Photo Credit: Ben Horton
Despite the aspirational intentions, even proponents like Public Affairs Officer of Hawaii Tourism Authority Ilihia Gionson, have not yet masterminded ways to address the long- term environmental impact of flying. “Everything we do to mitigate climate impact starts in a big hole because you have to get on a plane to get [to Hawaii],” he explains.Nevertheless, destinations like Hawaii are redefining their approach to tourism with regenerative practices in mind.Before the pandemic, 60 percent of Hawaiian residents felt that the state was being run for tourists—and it was. Tourism is Hawaii’s cash cow, a $20-billion-a-year industry that employs the majority of residents.But locals wanted change. Many worked multiple jobs to put food on the table, yet rarely saw their own kids. Traffic made simple trips to the market or doctor a daylong ordeal. Beaches were so packed on weekends that families couldn’t gather for luau celebrations. And, worse, visitors were disrespecting sacred places by eroding and polluting the state’s iconic beaches and rainforests.When the pandemic halted all travel, locals had their islands back. Many sought ways to sustain the Hawaii their grandparents told stories about—where kids could bike to quiet beaches with rideable waves. Because tourism is the state’s highest revenue source, officials couldn’t close Hawaii to outsiders, but they could change their messaging and metrics for success.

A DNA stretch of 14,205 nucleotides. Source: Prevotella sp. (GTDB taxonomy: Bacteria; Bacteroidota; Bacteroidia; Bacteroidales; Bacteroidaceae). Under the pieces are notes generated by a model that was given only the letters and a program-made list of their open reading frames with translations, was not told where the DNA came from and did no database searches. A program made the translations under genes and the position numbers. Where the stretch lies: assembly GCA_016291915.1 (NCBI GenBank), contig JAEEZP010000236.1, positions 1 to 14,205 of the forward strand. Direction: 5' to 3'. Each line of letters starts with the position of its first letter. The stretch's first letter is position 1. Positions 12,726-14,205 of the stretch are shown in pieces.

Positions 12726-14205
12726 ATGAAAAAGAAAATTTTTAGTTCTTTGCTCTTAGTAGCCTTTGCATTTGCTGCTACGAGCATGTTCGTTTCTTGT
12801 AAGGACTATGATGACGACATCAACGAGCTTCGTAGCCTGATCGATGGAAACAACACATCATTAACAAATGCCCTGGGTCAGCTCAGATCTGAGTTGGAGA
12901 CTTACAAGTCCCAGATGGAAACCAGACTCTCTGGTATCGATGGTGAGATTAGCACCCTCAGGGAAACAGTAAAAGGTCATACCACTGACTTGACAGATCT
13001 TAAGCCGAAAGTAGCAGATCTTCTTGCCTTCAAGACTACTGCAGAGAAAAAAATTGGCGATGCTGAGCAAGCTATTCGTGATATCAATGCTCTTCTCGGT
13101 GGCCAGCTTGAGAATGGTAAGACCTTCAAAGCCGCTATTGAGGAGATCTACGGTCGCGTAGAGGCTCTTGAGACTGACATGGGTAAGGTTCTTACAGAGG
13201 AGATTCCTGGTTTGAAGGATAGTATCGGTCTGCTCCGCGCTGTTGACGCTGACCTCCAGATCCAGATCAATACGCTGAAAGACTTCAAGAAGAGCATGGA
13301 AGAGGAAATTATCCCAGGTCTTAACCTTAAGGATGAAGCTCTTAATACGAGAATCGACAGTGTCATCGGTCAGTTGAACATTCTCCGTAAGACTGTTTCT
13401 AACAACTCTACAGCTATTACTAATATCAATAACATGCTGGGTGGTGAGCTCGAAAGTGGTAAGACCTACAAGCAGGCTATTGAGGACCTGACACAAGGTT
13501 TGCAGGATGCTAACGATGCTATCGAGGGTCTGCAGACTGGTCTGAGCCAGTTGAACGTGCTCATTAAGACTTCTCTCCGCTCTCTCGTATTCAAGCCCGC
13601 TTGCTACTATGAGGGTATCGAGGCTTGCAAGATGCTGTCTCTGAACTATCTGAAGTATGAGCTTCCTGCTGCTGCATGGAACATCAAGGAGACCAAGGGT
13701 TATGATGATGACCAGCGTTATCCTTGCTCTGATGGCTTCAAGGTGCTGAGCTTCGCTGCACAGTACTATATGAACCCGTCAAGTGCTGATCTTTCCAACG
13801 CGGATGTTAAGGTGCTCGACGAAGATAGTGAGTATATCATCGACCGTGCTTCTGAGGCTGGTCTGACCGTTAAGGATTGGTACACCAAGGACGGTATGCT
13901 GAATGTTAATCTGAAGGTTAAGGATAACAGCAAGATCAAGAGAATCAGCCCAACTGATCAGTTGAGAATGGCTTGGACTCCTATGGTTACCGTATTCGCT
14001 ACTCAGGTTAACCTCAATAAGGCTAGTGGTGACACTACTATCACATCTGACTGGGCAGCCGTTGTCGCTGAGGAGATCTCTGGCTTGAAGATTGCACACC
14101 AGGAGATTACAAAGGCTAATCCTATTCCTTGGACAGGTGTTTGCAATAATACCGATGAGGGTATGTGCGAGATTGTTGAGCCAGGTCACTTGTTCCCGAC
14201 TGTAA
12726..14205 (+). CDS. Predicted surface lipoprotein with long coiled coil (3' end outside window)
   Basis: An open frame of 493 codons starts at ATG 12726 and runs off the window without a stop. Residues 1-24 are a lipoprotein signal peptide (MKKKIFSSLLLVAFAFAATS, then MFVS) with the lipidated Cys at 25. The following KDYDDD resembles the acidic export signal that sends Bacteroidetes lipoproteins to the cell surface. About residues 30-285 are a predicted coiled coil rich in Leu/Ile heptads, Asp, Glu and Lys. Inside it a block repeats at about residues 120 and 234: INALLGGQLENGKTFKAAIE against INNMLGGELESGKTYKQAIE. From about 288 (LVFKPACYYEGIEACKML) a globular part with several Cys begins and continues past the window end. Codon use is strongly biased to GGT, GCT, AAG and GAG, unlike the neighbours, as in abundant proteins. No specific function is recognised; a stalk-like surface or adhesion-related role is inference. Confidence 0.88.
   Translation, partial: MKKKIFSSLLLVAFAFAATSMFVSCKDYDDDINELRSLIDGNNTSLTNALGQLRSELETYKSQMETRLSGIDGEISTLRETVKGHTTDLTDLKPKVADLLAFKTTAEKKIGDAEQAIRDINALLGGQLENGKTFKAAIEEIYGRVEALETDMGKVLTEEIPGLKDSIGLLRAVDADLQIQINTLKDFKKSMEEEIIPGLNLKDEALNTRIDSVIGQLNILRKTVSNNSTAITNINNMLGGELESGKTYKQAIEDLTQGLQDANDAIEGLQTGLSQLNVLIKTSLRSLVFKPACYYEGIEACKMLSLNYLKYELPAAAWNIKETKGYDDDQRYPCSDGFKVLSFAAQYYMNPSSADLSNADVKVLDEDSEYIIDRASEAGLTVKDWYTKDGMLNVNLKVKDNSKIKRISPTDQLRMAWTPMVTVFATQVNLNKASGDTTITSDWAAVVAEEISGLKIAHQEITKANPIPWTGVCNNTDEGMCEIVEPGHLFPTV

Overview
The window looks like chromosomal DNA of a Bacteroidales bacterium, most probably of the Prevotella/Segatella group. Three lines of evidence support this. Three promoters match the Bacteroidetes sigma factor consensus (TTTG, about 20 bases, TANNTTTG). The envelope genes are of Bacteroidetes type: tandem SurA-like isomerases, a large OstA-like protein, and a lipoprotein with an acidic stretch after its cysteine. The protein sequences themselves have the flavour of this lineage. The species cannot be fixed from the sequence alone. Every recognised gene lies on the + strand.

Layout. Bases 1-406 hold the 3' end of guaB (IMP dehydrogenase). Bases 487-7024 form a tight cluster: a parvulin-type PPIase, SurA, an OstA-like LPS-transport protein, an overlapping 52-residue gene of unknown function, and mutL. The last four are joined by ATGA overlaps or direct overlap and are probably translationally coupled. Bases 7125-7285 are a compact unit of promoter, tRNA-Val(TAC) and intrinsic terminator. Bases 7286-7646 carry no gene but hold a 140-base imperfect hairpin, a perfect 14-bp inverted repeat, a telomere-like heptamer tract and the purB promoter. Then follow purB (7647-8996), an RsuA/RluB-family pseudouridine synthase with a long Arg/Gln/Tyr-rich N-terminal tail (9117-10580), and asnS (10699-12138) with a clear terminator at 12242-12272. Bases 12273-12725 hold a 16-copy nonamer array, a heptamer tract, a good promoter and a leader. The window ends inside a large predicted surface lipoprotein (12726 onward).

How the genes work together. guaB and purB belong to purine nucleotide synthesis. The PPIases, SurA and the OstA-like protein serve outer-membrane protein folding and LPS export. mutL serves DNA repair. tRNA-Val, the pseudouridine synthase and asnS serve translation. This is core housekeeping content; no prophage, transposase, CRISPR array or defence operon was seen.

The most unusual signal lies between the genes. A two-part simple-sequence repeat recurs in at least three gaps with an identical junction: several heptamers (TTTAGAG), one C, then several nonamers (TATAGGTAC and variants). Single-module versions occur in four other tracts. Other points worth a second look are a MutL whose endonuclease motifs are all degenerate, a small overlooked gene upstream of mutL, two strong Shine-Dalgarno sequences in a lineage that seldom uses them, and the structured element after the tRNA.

Instead of measuring success by how many bodies filled hotel rooms, the tourism authority started taking the temperature of local sentiment, hoping to shift the tides toward a kind of tourism that residents felt was benefiting them and their land.Hotels introduced the Mālama Hawaii program, offering deals for guests who signed up for conservation activities like ancient fishpond restorations and beach clean-ups. State parks launched a reservation system for overcrowded destinations like Kauai’s Hāena Beach, Oahu’s Diamond Head and Hanauma Bay, and Maui’s Wai’ānapanapa Beach. For sacred or fragile ecosystems, like Hawaii Island’s Pololū Trail, local stewards were paid to educate visitors about the cultural significance—and danger— of the area. The state also instituted a ban on sunscreens with chemicals that harmed sea life (hint hint, San Diego).Next steps include a proposed green fee for visitors, more reservation systems, and more fun, family friendly conservation activities, like kayak trips where you can help tidy the reef.Hawaii has a long way to go until it’s a fully regenerative circular economy. Nearly all hotels are owned and run by non-Hawaiians. The majority of food is imported, as are building materials, cars, and gas. And the planes keep coming.“There is not one silver-bullet solution to these problems,” says Hawaiian ecologist Kawika Winter, director of the He’eia Estuarine Research Marine Reserve. “We need a diversity of approaches to solve a diversity of problems. Regenerative tourism can be the difference between being in a place or being in the community. [It] can mean connecting with other humans in ways that are profound.”Places like Hawaii and Playa Viva have started a movement. Destinations like New Zealand, Bhutan, Fiji, and some Caribbean nations, as well as independent business leaders worldwide, are working to emulate their success by consulting with these regenerative travel leaders.Entrepreneurs realize that tourists want to keep exploring but don’t want to harm the places they visit. While regenerative travel doesn’t fix the climate crisis, it is a way for vacationers to use their dollars for change. It may be imperfect, but trying to do good in your travel destination is an aspiration that might just give a few more turtles—and maybe even some beloved and fragile ecosystems—a better stab at survival.